Beware of Hidden Rules



Just a quick post to rant about an usability issue I experienced today.

In software development, there are always tons of hidden rules and logics that we made internally for better usability (or may be worse?) and minimizing potential information overload for the user, but if it’s something involved with certain level of user expectation (e.g. user reasonably expecting things should work a certain way), it is always a good idea to ensure that the hidden rules of ours are sufficiently communicated to the user through feedforward or feedback, depending on the situation.

Out of Sight, Out of Mind (and Out of Reach)

Case in point – the funny (may be not so funny) logic in Dashlane that no user can understand (or realize).

So I have been using Dashlane for a while, and I have always been protecting my passwords with PIN code. When I got my Nexus 6P, I have been impatiently waiting for an update to make full use of the fingerprint scanner for it, and of course, yesterday Dashlane updated the app with the promise that fingerprint scanner is now usable in the app.

I happily went ahead and update the app, and the first thing I do after it gets updated is to go to the Settings to set up the fingerprint scanner, and this is basically what I see:

Unknown.pngYes, I am not kidding, this is what I see in the Settings. There isn’t any option related to fingerprint scanner in the Setting. I looked around in the app like a mad man, trying to figure out if I missed anything, and I still didn’t manage to find anything about it. I was pretty sure the app is updated to the latest version, so I went ahead and rant in the Play Store review and someone from the support team asked me to send a ticket for this issue.

And it turns out that because I have the PIN code lock turned on, I am not able to see the Fingerprint option. This is bad, really bad. 

First of all, I just cannot brain the logic behind the hidden fingerprint option when PIN code lock is turned on. Even if they might cause some conflicts, but why totally hides the fingerprint option? How does the user with PIN code lock turned on know that to access the Fingerprint option, they have to turn off the PIN code lock first? I can imagine that most of their users will have PIN code lock turned on, so if the users with the new Nexus devices doesn’t explore further, they probably wouldn’t know that they can actually use the fingerprint scanner in the app.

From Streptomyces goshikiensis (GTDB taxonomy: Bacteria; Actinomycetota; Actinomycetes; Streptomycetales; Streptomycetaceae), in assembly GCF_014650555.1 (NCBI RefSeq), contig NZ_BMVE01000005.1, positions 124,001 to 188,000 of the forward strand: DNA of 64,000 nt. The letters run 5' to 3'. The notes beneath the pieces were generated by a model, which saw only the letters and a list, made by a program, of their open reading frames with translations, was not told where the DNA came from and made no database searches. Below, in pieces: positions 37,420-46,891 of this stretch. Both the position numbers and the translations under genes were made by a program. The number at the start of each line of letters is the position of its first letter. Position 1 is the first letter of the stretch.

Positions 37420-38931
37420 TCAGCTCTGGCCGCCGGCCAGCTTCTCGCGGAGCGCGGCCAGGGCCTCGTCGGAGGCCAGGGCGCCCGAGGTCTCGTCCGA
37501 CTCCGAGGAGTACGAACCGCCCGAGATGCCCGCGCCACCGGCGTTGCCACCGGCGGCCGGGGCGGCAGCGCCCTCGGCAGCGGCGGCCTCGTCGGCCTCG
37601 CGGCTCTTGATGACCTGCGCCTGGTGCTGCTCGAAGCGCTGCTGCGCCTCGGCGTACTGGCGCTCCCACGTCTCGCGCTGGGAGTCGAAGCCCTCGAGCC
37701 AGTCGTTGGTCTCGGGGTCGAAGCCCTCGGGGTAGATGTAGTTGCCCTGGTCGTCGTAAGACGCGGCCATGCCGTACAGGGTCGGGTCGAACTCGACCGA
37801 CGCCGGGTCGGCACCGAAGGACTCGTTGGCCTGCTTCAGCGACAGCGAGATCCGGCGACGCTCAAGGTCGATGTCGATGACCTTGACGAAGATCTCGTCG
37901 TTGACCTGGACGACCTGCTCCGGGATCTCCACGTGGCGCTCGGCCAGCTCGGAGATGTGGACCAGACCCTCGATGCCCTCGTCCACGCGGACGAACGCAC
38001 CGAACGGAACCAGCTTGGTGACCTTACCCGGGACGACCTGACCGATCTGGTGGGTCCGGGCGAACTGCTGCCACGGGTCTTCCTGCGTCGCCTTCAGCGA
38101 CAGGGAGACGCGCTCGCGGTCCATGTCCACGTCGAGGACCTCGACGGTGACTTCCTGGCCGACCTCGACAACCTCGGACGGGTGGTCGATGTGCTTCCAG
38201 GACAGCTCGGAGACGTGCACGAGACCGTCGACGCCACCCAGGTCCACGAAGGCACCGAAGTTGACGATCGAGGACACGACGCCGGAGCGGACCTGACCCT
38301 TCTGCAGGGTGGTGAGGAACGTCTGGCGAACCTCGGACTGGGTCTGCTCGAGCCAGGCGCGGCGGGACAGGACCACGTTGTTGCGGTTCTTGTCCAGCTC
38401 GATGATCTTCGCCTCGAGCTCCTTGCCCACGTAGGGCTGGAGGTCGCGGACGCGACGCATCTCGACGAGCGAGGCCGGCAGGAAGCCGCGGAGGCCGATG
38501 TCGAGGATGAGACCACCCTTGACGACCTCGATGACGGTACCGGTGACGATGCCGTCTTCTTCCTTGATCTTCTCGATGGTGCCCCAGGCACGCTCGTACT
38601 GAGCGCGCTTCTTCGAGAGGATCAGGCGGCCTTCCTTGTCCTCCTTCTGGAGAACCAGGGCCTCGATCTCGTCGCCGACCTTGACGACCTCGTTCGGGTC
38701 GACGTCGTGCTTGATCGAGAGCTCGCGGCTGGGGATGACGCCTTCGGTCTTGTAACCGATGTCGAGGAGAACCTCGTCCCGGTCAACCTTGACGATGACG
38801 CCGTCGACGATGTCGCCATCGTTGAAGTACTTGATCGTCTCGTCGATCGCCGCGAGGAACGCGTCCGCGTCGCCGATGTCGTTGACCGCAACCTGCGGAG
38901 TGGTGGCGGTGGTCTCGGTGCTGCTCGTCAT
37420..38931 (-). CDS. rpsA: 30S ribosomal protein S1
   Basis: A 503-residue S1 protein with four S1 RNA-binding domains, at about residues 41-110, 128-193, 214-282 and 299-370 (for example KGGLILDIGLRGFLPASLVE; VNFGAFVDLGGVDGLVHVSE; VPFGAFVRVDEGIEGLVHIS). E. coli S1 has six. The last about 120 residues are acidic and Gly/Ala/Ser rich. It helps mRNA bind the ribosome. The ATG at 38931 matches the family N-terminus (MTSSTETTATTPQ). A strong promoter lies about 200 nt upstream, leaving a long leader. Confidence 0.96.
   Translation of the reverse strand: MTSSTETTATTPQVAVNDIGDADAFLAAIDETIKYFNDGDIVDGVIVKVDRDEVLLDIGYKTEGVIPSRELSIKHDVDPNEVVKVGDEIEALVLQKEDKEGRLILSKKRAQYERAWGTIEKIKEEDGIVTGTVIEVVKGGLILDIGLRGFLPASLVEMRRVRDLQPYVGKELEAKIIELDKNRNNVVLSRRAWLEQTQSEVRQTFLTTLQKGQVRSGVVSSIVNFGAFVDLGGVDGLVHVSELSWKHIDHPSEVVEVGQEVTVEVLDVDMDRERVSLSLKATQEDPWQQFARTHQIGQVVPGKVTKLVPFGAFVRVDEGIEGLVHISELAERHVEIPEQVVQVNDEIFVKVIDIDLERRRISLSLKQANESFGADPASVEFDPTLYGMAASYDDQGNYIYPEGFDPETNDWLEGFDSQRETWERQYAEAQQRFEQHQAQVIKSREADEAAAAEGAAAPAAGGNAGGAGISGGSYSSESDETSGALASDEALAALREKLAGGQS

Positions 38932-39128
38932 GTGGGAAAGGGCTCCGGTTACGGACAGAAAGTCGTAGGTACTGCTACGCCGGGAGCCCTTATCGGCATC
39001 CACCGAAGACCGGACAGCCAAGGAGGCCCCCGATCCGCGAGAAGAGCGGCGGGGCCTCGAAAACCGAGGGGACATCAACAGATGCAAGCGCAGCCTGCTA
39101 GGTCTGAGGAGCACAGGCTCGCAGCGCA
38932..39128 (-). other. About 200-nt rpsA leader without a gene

Secondly, I just don’t see how they can cause conflicts. In iOS version, both PIN code and Fingerprint unlock can be used together, and it make so much sense (at least for me)! E.g. when it’s impossible for me to use the fingerprint scanner, I still can use PIN code to enter the app. May be there is some business logic behind, but if it’s about usability, I don’t think this is the right way to do it.



Users know nothing about your hidden rules

There is just one thing you have to remember – your users have no idea what you have done and hence they wouldn’t have know your hidden rules. Have you been trying to enter a new password during the registration for some services, and turn out the registration failed because your password doesn’t fulfil their password requirement, which is not communicated earlier to you when you first filling up the registration form? It is one classic example that the users will not have any idea about your imposed rule(s) that is invisible to them.

If any of your hidden rules involved with the core (or even secondary) experience of the software, please give it a second thought if it is required to be communicated to the user in some way, because again, the user will never know them if it’s not communicated to them in the first place. Design is always about communication between people and objects, and sufficient communication can help in providing great user experience and managing unmanageable user expectations manageably (huh?).

The Fabulous Goes Material